17. Finer, L.B.; Darroch, J.E.; Singh, S. 1991. Sexual partnership patterns as a behavioral risk HIV education for young people 203 factor for sexually transmitted diseases. Family planning perspectives (New York), vol. 31, pp. 228-236.Google Scholar
  18. Fisher, J.D.; Fisher W.A. 1992. Changing AIDS risk behavior. Psychological bulletin (Washington, DC), vol. 111, pp. 455-474.Google Scholar
  19. Gerrard, M.; Breda, C.; Gibbons, F.X. 1989. Gender effects in couple's sexual decision making and contraceptive use. Journal of applied social psychology (Columbia, MD), vol. 20, pp. 449-464.Google Scholar
  20. Goodman, R.M.; Steckler, A.; Kegler, M.C. 1997. Mobilizing organizations for health enhancement: theories of organizational change. In: Glanz, K.; Lewis, F.M.; Rimer, B.K., eds. Health behavior and health education: theory, research and practice, 2nd ed., pp. 287-312. San Francisco, CA, Jossey Bass.Google Scholar
  21. Green, L.W.; Kreuter, M.W. 1999. Health promotion planning: an educational and ecological approach, 3rd ed. Mountain View, CA, Mayfield.Google Scholar
  22. Hedges, L.V.; Olkin, I. 1985. Statistical methods for meta-analysis. Orlando, FL, Academic Press.Google Scholar
  23. Jemmott, J.B.; Jemmott, L.S. 2000. HIV risk reduction behavioral interventions with heterosexual adolescents. AIDS (Philadelphia, PA), vol. 14 (suppl. 2), pp. S40-52.Google Scholar
  24. Jemmott, J.B.; Jemmott, L.S.; Fong, G. 1998. Abstinence and safer sex HIV risk-reduction interventions for African American adolescents: a randomised controlled trial. American journal of public health (Washington, DC), vol. 82, pp. 372-377.Google Scholar
  25. Jemmott, J.B. et al. 1999. Reducing HIV risk-associated sexual behavior among African American adolescents: testing the generality of intervention effects. American journal of community psychology (New York, NY), vol. 26, pp. 161-187.Google Scholar
  26. Jorgensen, S.R.; Potts, V.; Camp, B. 1993. Project taking change: six month follow up of a pregnancy prevention programme for early adolescents. Family relations (St Lawrence, KS), vol. 42, pp. 401-406.Google Scholar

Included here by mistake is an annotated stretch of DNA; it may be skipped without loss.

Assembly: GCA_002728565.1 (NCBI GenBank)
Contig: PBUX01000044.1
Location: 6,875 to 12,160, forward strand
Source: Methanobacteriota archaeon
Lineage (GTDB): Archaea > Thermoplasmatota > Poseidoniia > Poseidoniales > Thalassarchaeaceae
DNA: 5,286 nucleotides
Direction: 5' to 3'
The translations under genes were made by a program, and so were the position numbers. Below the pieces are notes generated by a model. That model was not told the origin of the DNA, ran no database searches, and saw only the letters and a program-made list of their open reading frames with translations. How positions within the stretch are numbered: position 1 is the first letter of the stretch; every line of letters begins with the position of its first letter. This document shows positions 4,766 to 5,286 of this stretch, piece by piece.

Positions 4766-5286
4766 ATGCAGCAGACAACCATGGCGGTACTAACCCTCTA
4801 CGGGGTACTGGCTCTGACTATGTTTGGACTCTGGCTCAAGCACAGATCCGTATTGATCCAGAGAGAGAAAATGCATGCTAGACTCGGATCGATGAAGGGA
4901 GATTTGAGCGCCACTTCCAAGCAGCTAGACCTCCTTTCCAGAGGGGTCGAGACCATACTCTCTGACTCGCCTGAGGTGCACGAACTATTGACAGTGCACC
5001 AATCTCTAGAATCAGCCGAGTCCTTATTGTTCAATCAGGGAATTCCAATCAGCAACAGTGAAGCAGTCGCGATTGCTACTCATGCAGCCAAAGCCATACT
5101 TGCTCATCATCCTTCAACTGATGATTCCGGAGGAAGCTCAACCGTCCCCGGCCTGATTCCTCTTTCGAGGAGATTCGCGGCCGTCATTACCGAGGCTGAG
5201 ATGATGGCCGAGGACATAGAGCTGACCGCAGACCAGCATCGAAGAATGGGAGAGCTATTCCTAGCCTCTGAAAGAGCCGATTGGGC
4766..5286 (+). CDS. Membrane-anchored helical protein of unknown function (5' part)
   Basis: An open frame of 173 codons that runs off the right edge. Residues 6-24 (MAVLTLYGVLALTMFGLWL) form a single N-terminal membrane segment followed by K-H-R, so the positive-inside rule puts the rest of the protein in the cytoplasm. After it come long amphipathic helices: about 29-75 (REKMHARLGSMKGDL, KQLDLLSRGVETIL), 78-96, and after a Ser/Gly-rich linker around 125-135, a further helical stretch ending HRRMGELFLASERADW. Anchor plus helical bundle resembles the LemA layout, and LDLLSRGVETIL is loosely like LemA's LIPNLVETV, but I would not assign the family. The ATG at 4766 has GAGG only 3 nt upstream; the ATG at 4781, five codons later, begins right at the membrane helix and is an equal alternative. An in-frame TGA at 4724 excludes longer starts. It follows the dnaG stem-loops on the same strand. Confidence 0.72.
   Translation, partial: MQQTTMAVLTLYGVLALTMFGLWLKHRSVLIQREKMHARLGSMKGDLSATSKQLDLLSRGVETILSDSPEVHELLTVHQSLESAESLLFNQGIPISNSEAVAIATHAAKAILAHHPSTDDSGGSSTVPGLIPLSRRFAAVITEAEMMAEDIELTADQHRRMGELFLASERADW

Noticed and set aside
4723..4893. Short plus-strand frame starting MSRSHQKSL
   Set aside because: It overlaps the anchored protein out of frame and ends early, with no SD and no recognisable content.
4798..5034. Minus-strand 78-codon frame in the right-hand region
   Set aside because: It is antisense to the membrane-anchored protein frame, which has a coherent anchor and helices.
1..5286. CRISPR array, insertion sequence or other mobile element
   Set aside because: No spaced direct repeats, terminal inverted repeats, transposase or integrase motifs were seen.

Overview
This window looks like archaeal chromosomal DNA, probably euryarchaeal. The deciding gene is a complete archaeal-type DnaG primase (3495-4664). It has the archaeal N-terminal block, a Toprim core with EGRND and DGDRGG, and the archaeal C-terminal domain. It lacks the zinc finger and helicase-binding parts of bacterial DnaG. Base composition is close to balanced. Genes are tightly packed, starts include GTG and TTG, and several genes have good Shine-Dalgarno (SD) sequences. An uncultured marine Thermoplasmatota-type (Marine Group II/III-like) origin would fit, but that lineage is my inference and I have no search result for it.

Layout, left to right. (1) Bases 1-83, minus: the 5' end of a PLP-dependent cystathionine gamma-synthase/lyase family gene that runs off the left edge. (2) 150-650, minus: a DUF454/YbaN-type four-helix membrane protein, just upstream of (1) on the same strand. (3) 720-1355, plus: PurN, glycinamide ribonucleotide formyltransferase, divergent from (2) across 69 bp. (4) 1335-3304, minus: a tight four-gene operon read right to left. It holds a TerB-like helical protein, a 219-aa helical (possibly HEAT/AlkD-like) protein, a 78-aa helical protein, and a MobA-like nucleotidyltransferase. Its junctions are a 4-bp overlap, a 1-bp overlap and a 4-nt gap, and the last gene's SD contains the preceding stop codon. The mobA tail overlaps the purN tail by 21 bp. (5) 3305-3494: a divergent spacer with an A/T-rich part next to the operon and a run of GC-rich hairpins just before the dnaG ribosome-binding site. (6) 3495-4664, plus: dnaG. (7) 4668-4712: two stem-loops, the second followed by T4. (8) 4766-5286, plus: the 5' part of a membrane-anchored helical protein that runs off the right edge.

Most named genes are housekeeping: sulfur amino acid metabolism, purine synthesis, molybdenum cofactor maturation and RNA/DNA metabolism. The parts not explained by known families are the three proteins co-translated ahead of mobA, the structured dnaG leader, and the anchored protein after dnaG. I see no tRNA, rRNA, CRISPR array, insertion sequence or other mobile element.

27. Kalichman, S.C.; Carey, M.P.; Johnson, B.T. 1996. Prevention of sexually transmitted HIV infection: a meta-analytic review of the behavioral outcome literature. Annals of behavioral medicine (Middleton, WI), vol. 18, pp. 6-15.Google Scholar
  28. Kalichman, S.C.; Hospers, H.J. 1997. Efficacy of behavioral-skills enhancement HIV riskreduction interventions in community settings. AIDS (Philadelphia, PA), vol. 11 (suppl. A), S191-199.Google Scholar
  29. Kamb, M.L. et al. 1998. Efficacy of risk reduction counseling to prevent human immunodeficiency virus and sexually transmitted diseases: a randomized controlled trial. Project RESPECT Study Group. Journal of the American Medical Association (Chicago, IL), vol. 280, pp. 1161-1167.Google Scholar
  30. Kirby, D. et al. 1991. Reducing the risk: a new curriculum to prevent sexual risk-taking. Family planning perspectives (New York, NY), vol. 23, pp. 253-263.Google Scholar
  31. Kirby, D. et al. 1994. School-based programmes to reduce sexual risk behaviors: A review of effectiveness. Public health reports (Boston, MA), vol. 10, pp. 339-360.Google Scholar
  32. Klepp, K.-I. et al. 1997. AIDS education in Tanzania: promoting risk reduction among primary school children. American journal of public health (Washington, DC), vol. 87, pp. 1931-1936.Google Scholar
  33. Main, D.S. et al. 1994. Preventing HIV infection among adolescents: evaluation of a schoolbased education programme. Preventive medicine (San Diego, CA), vol. 23, pp. 409-417.Google Scholar